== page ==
Hope Not Hate Claims that Paul Golding Used to Attend James McConnell’s Church

From Matthew Collins at Hope Not Hate:

Much news in Northern Ireland today about the outrageous comments made by Belfast’s Pastor James McConnell and then the support he received for his comments by the First Minister, Peter Robinson.

James McConnell described Islam as “heathen” and “satanic”, during an address at the Whitewell Metropolitan Tabernacle Church over a week ago…

Well, it will come as no surprise to people who have followed the rise of Britain First that the leader of the street gang, Paul Golding, who turns up uninvited in Mosques to hand out bibles, is a regular attendee at the church…

 Although Golding no longer resides in Northern Ireland, when he was living there for nearly two years working under his paymaster Jim Dowson, he became something of a born-again Christian, but obviously not a very nice one.

As I noted in February in the wake of Britain First’s “Christian Patrol” in East London, Dowson – formerly of the BNP – is a “Reverend, and the group was set up in 2011 to protect “British and Christian morality”. The group’s website shows an active interest in promoting Christianity as an aspect of traditional values: Golding writes of a “Holy Crusade” and of “Christian soldiers and fellow patriots”; there is a “Sunday Sermon” section “on the fundamental role that Christianity played in our long and glorious heritage”; and the site includes attacks on a “sordid” sex education video and on Boris Johnson for vetoing “an advertisement from two Christian groups regarding homosexuality”. However, until I read the above, my assumption was that the group’s Christianity is not likely to go deeper than a half-remembered collection of romantic cultural motifs. It’s still difficult to picture Britain First Bible study or hymn-singing sessions.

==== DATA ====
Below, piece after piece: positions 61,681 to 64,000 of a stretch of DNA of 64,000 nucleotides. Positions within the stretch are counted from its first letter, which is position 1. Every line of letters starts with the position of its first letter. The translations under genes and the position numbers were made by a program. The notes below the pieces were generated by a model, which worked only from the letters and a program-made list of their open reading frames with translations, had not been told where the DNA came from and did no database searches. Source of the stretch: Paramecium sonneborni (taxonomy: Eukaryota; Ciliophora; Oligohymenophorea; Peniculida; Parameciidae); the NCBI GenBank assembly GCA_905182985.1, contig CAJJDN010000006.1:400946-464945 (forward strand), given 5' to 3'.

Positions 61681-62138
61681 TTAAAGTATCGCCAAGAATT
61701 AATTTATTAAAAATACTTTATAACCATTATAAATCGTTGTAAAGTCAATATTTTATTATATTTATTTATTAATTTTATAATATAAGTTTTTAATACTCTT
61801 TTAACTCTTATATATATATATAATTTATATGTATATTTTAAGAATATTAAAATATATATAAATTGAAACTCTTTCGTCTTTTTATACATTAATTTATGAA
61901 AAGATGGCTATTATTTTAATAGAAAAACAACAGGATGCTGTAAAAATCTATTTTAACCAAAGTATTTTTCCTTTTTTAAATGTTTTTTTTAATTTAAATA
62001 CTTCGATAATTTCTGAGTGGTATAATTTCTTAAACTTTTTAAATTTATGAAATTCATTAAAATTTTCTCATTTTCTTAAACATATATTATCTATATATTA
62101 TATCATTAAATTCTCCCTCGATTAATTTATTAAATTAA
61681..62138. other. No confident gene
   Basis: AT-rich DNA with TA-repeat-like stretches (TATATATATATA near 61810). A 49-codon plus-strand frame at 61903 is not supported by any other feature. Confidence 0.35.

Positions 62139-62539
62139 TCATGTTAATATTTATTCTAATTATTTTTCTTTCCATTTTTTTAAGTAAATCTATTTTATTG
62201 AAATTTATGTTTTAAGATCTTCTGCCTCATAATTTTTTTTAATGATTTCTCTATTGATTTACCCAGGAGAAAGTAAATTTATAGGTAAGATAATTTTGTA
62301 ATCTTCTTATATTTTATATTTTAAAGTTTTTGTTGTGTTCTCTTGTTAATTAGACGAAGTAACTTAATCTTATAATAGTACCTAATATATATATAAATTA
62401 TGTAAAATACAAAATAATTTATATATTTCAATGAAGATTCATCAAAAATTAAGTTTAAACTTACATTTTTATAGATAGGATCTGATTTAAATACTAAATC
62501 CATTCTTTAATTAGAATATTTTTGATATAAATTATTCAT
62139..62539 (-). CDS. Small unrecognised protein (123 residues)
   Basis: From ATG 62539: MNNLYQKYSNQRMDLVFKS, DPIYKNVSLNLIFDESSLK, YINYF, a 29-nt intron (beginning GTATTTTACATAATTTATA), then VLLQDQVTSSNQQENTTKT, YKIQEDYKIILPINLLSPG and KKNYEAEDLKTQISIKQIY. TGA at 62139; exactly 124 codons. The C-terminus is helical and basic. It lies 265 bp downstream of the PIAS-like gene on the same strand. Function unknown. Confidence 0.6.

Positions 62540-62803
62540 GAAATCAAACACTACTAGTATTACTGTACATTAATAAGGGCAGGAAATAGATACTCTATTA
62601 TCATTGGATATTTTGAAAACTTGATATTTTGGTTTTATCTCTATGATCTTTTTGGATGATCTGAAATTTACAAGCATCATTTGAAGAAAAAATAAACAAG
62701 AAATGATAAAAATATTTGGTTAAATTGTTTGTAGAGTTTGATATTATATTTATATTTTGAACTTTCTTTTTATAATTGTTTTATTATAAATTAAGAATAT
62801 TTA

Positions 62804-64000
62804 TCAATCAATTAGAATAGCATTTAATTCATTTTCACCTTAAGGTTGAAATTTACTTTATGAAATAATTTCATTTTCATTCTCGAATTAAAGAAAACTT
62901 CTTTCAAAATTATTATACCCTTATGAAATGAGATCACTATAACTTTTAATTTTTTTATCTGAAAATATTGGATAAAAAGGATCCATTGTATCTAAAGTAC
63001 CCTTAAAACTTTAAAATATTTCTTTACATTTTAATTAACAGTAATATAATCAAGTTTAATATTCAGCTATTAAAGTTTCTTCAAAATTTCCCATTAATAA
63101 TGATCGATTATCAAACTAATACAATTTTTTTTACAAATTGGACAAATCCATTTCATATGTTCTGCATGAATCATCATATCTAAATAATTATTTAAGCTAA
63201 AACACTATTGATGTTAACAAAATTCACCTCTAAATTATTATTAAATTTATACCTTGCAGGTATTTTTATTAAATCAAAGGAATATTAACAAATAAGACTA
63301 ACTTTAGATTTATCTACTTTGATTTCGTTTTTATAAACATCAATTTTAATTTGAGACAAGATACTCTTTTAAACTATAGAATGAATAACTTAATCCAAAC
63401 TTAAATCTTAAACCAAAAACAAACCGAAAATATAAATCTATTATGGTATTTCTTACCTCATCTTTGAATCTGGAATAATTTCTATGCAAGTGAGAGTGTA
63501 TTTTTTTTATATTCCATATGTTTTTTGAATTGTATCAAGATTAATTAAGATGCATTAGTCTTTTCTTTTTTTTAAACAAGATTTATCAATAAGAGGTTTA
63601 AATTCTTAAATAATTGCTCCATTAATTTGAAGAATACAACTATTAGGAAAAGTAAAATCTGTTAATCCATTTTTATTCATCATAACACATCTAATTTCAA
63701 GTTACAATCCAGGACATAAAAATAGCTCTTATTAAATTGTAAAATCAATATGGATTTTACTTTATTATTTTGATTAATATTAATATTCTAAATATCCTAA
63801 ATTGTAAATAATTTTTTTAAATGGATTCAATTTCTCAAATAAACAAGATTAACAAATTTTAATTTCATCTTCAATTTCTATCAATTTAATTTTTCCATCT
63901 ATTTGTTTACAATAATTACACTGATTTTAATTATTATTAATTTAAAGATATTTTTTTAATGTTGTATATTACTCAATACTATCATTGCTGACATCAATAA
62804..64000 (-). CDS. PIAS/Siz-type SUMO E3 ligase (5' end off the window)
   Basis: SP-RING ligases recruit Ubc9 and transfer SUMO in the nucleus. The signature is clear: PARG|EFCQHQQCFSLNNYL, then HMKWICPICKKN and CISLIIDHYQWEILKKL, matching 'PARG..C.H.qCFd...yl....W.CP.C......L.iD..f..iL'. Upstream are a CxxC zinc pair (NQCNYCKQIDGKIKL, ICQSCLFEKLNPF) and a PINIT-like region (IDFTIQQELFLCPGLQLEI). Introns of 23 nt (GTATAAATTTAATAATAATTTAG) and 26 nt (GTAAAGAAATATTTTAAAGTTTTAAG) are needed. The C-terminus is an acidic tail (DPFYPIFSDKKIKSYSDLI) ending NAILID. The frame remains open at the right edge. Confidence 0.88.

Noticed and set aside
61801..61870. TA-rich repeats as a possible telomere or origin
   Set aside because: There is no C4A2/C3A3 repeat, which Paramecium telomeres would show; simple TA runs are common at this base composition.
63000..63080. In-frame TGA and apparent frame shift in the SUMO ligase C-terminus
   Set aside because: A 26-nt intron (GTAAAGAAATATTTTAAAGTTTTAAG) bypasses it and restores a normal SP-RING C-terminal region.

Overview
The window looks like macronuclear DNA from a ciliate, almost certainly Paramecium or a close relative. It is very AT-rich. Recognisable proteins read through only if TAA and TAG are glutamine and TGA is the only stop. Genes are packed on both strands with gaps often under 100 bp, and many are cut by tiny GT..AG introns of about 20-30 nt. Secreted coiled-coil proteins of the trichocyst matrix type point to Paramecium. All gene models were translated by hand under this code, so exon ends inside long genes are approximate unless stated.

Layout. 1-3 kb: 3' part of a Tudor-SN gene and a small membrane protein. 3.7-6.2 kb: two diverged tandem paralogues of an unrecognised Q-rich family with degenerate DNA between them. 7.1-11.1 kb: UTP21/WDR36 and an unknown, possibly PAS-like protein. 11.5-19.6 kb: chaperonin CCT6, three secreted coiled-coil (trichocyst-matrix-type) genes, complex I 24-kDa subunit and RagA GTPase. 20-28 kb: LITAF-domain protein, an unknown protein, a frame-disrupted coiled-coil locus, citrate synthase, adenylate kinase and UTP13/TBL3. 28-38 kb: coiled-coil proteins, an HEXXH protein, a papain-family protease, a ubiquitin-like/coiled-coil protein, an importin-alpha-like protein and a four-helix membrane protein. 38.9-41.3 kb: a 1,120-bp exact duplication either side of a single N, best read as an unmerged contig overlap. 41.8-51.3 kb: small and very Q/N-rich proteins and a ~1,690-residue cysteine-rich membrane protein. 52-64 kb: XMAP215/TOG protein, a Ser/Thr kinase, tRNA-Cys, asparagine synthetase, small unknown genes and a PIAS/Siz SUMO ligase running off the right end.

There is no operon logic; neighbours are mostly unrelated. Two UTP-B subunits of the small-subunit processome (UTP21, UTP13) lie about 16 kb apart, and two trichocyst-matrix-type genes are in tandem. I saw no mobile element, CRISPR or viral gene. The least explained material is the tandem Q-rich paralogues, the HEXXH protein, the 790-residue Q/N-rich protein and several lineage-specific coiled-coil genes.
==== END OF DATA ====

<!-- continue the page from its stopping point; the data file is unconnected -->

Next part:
The Tabernacle, meanwhile, is a mega-church (reviewed by Ship of Fools in 2010), and McConnell attracts a congregation from across Northern Ireland; there is no reason to suppose that he has ever personally met or had anything to do with either Dowson or Golding. Also, it should be noted that the church self-consciously avoids the kind of Ulster nationalism associated with Ian Paisley; as the sociologist Steve Bruce wrote in 1994 (Edge of the Union: The Ulster Loyalist Political Vision, p. 35):

In 1986 unionist-controlled councils signalled their attitude to the Anglo-Irish accord by displaying large banners which read ‘Ulster Says No’. Pastor James McConnell’s Metropolitan Church of God in north Belfast put up a similar-sized banner which used the same design style to say: ‘Ulster Needs Christ’. When, two years later, the councils replaced the first banners with ones reading ‘Ulster Still Says No’, McConnell changed his to read ‘Ulster Still Needs Christ’!  

And journalist Marcus Tanner observes (Ireland’s Holy Wars: The Struggle for a Nation’s Soul, 1500-2000, 2001, p. 428):

Pastor McConnell has discarded the baggage of history and divorced nationalism from worship. McConnell may have started out preaching to an audience of ten in an Orange hall but Orange or Union flags are seen in the Tabernacle and there are no slogans about God and Ulster on the walls. When Pastor McConnell claims, as he did the evening I was there, that ex-IRA people sit in that vast throng, I feel inclined to believe him.